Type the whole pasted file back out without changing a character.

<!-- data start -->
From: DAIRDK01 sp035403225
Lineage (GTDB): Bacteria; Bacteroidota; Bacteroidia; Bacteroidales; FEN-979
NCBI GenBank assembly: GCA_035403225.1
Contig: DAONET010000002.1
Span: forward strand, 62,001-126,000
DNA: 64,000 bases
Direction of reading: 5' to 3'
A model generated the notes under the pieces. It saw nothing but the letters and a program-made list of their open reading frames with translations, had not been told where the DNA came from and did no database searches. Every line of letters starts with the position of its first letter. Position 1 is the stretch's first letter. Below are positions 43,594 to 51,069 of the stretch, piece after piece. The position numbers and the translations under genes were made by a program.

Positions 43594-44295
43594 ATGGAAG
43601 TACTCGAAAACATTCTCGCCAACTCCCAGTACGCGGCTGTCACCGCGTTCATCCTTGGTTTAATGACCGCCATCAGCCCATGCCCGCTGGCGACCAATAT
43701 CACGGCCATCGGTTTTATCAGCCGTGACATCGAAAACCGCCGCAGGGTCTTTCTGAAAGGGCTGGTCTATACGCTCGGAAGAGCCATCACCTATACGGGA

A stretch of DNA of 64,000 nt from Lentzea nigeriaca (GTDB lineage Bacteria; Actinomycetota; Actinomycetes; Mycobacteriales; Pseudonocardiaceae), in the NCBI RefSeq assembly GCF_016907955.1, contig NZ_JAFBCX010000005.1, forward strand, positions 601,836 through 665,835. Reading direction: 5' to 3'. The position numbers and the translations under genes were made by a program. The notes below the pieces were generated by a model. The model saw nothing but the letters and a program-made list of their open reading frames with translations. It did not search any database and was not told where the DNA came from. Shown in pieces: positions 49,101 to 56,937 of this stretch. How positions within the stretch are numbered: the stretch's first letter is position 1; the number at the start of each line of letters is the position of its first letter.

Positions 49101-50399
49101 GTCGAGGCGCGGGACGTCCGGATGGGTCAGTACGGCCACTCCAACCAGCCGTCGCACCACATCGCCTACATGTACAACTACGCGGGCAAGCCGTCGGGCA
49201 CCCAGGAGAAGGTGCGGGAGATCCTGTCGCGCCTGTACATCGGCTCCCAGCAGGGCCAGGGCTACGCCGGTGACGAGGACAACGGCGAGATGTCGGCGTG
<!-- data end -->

From: DAIRDK01 sp035403225
Lineage (GTDB): Bacteria; Bacteroidota; Bacteroidia; Bacteroidales; FEN-979
NCBI GenBank assembly: GCA_035403225.1
Contig: DAONET010000002.1
Span: forward strand, 62,001-126,000
DNA: 64,000 bases
Direction of reading: 5' to 3'
A model generated the notes under the pieces. It saw nothing but the letters and a program-made list of their open reading frames with translations, had not been told where the DNA came from and did no database searches. Every line of letters starts with the position of its first letter. Position 1 is the stretch's first letter. Below are positions 43,594 to 51,069 of the stretch, piece after piece. The position numbers and the translations under genes were made by a program.

Positions 43594-44295
43594 ATGGAAG
43601 TACTCGAAAACATTCTCGCCAACTCCCAGTACGCGGCTGTCACCGCGTTCATCCTTGGTTTAATGACCGCCATCAGCCCATGCCCGCTGGCGACCAATAT
43701 CACGGCCATCGGTTTTATCAGCCGTGACATCGAAAACCGCCGCAGGGTCTTTCTGAAAGGGCTGGTCTATACGCTCGGAAGAGCCATCACCTATACGGGA

A stretch of DNA of 64,000 nt from Lentzea nigeriaca (GTDB lineage Bacteria; Actinomycetota; Actinomycetes; Mycobacteriales; Pseudonocardiaceae), in the NCBI RefSeq assembly GCF_016907955.1, contig NZ_JAFBCX010000005.1, forward strand, positions 601,836 through 665,835. Reading direction: 5' to 3'. The position numbers and the translations under genes were made by a program. The notes below the pieces were generated by a model. The model saw nothing but the letters and a program-made list of their open reading frames with translations. It did not search any database and was not told where the DNA came from. Shown in pieces: positions 49,101 to 56,937 of this stretch. How positions within the stretch are numbered: the stretch's first letter is position 1; the number at the start of each line of letters is the position of its first letter.

Positions 49101-50399
49101 GTCGAGGCGCGGGACGTCCGGATGGGTCAGTACGGCCACTCCAACCAGCCGTCGCACCACATCGCCTACATGTACAACTACGCGGGCAAGCCGTCGGGCA
49201 CCCAGGAGAAGGTGCGGGAGATCCTGTCGCGCCTGTACATCGGCTCCCAGCAGGGCCAGGGCTACGCCGGTGACGAGGACAACGGCGAGATGTCGGCGTG